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Shi S.-h.,Aviation General Hospital | Li Z.-r.,Center for Osteonecrosis and Joint preserving Reconstruction | Sun W.,Center for Osteonecrosis and Joint preserving Reconstruction | Wang B.-l.,Center for Osteonecrosis and Joint preserving Reconstruction | And 2 more authors.
Chinese Journal of Tissue Engineering Research | Year: 2012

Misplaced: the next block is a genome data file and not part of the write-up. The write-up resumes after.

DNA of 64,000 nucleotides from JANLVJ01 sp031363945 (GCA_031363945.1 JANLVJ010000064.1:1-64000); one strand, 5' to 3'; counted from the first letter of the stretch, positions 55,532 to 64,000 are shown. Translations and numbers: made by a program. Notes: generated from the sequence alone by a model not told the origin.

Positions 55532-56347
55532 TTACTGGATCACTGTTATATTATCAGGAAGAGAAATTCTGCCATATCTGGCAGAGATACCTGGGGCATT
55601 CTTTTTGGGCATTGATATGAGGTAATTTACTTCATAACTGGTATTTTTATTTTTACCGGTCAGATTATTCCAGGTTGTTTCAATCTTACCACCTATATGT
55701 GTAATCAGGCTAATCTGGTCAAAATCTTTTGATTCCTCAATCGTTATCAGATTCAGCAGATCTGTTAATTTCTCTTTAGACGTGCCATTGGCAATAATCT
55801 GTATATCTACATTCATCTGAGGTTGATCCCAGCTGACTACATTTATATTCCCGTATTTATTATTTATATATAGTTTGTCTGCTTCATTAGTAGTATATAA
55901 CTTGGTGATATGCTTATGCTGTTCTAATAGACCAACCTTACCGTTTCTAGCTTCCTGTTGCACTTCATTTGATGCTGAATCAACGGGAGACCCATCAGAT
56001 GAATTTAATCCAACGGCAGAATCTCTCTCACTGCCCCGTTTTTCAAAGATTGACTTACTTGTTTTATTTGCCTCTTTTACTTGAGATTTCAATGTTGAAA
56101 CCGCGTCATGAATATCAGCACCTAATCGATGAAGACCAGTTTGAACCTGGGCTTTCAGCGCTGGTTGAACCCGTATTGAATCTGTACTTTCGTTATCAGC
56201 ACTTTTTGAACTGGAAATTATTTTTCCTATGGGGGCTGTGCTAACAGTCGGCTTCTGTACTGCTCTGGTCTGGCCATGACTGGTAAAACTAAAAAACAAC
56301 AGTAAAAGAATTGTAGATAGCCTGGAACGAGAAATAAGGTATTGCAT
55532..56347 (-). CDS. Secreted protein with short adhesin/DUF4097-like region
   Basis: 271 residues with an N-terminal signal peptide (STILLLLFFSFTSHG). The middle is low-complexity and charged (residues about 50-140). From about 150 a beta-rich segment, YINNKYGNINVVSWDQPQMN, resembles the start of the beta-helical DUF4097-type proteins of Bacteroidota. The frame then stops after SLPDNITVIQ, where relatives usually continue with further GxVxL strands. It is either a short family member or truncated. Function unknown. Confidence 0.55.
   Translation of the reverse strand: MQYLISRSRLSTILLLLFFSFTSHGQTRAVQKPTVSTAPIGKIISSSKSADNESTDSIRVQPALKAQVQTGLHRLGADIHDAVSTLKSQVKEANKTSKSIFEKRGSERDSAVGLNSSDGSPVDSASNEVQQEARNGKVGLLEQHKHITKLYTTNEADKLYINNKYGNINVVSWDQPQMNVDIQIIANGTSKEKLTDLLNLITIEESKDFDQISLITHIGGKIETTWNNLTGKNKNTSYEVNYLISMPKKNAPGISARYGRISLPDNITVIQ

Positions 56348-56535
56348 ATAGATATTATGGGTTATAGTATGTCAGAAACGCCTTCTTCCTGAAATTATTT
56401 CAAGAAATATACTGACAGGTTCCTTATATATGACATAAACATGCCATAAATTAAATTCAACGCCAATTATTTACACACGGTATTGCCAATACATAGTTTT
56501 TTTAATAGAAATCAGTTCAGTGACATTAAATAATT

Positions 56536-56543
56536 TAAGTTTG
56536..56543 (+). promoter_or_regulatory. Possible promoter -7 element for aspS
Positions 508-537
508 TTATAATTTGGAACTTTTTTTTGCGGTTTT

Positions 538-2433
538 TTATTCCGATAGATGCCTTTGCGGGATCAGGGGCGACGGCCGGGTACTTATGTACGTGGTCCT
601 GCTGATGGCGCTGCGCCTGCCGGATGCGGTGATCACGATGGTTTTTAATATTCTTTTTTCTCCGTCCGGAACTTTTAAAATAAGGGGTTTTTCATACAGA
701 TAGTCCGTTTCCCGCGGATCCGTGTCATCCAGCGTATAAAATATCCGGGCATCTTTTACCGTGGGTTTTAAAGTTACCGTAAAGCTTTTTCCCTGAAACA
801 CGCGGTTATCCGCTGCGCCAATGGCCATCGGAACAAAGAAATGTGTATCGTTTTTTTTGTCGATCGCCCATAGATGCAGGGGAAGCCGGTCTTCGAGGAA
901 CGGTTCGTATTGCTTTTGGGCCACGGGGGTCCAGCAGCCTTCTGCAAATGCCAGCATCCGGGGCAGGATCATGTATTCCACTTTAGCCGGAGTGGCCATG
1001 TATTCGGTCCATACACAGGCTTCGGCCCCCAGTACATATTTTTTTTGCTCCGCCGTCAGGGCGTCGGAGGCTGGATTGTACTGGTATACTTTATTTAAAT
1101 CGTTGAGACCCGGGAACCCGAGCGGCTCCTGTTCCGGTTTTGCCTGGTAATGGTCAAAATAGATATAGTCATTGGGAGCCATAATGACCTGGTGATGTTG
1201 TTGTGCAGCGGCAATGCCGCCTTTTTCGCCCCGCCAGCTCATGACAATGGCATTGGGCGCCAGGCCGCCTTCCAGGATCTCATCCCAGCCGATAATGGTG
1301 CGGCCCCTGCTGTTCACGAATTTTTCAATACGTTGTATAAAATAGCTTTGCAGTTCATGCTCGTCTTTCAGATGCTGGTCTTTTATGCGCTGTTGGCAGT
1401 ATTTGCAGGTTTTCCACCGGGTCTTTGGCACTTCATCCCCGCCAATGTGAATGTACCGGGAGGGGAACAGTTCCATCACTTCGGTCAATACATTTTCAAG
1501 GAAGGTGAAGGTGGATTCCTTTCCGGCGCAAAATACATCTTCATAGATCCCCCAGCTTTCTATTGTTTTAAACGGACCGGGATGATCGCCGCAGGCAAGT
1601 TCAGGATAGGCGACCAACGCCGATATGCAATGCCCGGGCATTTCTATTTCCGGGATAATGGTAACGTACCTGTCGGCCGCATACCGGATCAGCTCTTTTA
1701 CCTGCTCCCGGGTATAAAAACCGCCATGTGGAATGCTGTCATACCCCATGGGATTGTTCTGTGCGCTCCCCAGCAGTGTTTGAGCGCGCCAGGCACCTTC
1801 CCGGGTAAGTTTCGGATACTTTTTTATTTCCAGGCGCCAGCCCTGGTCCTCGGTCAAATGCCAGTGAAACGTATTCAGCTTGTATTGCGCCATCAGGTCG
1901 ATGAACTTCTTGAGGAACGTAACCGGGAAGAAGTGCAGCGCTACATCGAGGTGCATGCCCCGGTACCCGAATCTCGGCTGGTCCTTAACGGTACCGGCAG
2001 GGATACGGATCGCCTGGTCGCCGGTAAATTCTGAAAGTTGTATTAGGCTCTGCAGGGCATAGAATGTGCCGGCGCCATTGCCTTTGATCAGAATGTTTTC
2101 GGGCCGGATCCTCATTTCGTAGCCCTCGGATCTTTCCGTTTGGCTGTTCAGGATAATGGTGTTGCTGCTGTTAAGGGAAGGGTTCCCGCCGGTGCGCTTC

BACKGROUND: Whether the quality and quantity of blood taken from unilateral and bilateral iliac would affect the concentration of bone marrow mononuclear cells? OBJECTIVE: To observe the efficacy of mononuclear cells concentration on early femoral head necrosis treated by autologous bone marrow mononuclear cells transplantation. METHODS: The clinical data of 120 patients of 168 hips with femoral head necrosis were retrospectively analyzed, and all the patients were processed with core decompression plus autologous mononuclear cells transplantation. This study included 27 cases (39 hips), who were taken blood about 200 mL from the unilateral iliac, 29 cases (40 hips), who were taken blood about 300 mL from the unilateral iliac, 30 cases (42 hips), who were taken blood about 200 mL from the bilateral iliac, 34 cases (47 hips), who were taken blood about 300 mL from the bilateral iliac. After the blood was taken from lilac, the bone marrow blood gradient centrifugation was performed by cell segregating, and the mononuclear cells count was observed before and after separation; the mononuclear cells were injected into the bone necrosis area after core decompression. All the patients were followed-up for 12-36 months, and the CT imaging and the Harris score of the hips in the patients before and after treatment were observed. RESULTS AND CONCLUSION: There was no significant difference of the mononuclear cells count between subgroup of 200 mL and 300 mL taken from unilateral and bilateral iliac (P > 0.05), but the mononuclear cells count taken from the bilateral iliac was significantly higher than that taken from the unilateral iliac (P < 0.01). There was no significant difference of the Harris score between groups before transplantation (P > 0.05), and compared with before transplantation, the Harris score and the hip fineness rate was significantly increased after transplantation (P < 0.05, P < 0.01). In short, core decompression plus autologous bone marrow mononuclear cell transplantation is an easy and safe method for the treatment of early femoral head necrosis. The concentration of mononuclear cells after centrifugation when taken from bilateral iliac is significantly higher than that taken from unilateral iliac, and the better follow-up the higher concentration.

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